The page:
Her home is situated behind an apartment building. Not a high-rise, an older six-storey building. An eight-foot fence in Marilyn’s backyard separates her property from the apartment building’s parking lot. Looking to the back of her yard she spied some colored objects and went to investigate. A number of small plastic toys lay scattered at the fence line.
Marilyn’s first instinct was to check with her next-door neighbor to see if the items belonged to the children living there. Neighbor John, who happens to be a litter-loather, disavowed any ownership of the playthings.
“Then it hit me,” Marilyn said. “Someone in the parking lot had cleaned out their car and had thrown the stuff over the fence into my yard.”
“So I gathered it up and threw it back.”
There was a pause. I knew my friend had more to say by the reflective tilt to her head and her slight nod.
“I know I should not have littered even in that situation,” she acknowledged, “but by my clearing it away, nobody would learn anything. “
My friend raises a valid point. Picking up after someone who litters does not teach that person anything. But neither does heaving kids’ toys back over the fence.
I’ve had others tell me that they refuse to pick-up litter because they think the litterer should do it. That’s a fair comment. The tidy person who joins clean-up brigades does double-duty, first by not littering and then by picking up after others. Someone who litters gets the picture of a society devoted to the task of cleaning up his or her mess and so continues tossing/dropping/ flicking and leaving trash behind.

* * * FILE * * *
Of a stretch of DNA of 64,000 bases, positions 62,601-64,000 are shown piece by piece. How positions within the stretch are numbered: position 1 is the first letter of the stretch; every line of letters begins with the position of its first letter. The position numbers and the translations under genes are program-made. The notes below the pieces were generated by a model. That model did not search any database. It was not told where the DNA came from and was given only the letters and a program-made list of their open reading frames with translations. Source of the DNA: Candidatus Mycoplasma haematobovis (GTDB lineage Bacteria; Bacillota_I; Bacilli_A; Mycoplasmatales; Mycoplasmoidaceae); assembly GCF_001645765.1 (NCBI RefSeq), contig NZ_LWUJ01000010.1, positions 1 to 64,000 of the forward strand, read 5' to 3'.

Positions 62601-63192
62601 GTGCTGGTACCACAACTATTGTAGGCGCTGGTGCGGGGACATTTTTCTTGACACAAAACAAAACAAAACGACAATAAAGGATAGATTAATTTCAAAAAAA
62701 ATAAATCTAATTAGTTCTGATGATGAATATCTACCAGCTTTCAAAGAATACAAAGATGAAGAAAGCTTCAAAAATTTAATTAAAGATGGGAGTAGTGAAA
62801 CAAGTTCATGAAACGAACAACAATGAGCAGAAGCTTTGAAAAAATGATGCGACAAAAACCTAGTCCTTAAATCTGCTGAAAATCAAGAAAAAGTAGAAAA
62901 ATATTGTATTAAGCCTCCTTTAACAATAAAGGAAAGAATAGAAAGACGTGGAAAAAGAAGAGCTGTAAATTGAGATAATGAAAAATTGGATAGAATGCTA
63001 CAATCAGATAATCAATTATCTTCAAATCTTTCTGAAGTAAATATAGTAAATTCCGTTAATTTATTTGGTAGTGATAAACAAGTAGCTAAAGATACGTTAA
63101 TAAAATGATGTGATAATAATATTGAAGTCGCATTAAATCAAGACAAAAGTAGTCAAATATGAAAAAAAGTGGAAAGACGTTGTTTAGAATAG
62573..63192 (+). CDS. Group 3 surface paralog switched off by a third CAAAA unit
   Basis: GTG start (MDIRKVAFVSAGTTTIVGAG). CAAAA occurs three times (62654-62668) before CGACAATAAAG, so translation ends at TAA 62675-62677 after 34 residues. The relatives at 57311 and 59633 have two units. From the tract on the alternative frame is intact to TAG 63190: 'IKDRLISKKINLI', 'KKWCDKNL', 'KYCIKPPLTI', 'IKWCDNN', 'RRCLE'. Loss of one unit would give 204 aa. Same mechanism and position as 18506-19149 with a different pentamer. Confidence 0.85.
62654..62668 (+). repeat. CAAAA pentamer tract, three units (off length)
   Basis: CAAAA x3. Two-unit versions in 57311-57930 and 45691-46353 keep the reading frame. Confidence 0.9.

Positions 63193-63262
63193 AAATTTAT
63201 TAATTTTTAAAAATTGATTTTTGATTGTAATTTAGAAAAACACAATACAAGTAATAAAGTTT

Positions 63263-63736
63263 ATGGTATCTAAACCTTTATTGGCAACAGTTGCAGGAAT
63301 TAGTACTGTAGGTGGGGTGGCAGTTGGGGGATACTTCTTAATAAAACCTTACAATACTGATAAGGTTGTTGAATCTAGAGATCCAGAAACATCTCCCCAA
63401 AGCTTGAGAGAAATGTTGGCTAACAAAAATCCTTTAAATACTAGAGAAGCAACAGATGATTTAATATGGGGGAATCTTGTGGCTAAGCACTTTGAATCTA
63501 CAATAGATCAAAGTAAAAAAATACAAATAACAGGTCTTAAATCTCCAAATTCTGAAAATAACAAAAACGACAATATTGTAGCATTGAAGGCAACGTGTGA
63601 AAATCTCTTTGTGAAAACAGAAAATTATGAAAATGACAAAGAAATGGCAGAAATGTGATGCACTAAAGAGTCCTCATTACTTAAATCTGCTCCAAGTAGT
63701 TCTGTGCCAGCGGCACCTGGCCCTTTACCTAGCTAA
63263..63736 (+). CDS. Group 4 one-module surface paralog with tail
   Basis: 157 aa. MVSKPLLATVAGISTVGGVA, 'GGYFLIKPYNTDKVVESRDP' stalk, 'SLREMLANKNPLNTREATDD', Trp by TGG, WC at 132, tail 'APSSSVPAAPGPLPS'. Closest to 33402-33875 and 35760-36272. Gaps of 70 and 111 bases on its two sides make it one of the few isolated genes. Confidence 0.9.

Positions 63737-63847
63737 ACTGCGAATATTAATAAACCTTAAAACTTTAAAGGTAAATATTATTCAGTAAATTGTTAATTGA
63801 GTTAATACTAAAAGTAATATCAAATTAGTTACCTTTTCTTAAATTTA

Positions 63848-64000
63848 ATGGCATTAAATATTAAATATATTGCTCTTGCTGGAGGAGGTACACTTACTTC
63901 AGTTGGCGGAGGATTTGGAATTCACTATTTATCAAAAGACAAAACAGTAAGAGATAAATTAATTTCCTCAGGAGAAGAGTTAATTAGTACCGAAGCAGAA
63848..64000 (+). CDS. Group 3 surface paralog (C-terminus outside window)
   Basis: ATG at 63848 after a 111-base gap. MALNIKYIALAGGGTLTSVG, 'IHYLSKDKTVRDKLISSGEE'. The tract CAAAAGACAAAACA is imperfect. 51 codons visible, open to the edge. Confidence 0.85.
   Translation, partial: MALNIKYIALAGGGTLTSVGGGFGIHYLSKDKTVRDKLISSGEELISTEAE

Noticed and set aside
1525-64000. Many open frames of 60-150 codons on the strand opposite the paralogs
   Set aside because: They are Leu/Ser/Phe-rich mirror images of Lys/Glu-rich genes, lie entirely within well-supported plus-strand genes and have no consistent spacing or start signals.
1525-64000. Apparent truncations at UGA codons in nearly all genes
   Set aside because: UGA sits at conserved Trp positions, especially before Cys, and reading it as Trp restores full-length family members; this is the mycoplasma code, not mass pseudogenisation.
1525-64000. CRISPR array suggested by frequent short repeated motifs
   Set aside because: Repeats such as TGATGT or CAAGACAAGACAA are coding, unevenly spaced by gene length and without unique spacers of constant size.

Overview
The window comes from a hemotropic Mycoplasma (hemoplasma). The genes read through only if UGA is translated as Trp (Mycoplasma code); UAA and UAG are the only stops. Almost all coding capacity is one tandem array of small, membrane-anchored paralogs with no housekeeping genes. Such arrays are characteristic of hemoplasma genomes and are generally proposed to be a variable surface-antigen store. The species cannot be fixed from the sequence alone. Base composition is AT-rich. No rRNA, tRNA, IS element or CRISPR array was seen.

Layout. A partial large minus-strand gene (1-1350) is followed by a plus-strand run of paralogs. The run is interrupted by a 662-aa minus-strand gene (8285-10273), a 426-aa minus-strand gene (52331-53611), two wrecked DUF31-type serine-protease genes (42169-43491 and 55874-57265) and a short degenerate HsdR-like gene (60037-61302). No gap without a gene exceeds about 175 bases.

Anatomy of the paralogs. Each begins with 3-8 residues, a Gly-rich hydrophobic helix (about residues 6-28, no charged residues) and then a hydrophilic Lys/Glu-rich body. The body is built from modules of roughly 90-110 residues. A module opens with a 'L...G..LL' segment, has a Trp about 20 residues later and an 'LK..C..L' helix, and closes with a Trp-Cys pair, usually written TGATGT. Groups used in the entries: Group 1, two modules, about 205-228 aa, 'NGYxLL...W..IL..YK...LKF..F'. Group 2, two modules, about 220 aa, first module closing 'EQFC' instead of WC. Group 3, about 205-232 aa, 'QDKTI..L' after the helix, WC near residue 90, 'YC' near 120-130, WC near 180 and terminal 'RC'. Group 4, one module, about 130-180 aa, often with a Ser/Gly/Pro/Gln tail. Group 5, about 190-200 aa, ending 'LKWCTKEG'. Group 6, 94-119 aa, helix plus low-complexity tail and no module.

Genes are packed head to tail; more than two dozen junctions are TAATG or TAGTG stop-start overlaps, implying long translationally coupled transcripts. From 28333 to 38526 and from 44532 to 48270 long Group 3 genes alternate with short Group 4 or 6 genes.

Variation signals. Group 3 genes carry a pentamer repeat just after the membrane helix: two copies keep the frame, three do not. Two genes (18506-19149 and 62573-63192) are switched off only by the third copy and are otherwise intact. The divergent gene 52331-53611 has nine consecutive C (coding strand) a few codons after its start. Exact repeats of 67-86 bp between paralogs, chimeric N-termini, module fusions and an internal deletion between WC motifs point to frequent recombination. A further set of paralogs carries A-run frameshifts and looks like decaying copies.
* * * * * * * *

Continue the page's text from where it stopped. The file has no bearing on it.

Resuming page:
Yet littering begets more littering. Undoing it takes time and a little bit of effort, but is satisfying. If the goal is to teach someone about not littering one can take another tack.
The next time I talk to my friend, I will tell her I have reflected on her predicament and have suggestions what might work to solve her problem.
A meaningful lesson would be delivered in collecting the materials in a bag and taking them to the building’s property manager. Explain the problem, or drop it off with a note. Suggest that no littering signs be installed or perhaps a few inexpensive planter boxes filled with colourful annuals. People tend to litter less in well-kept areas.
Write a letter asking for the parking lot to be kept clean. Maybe there is a tenant’s group established there who would want to help. While all this takes time and energy, it can lead to rewards.
But, in Marilyn’s shoes, I would have bagged the little toys and put them in my garbage bin.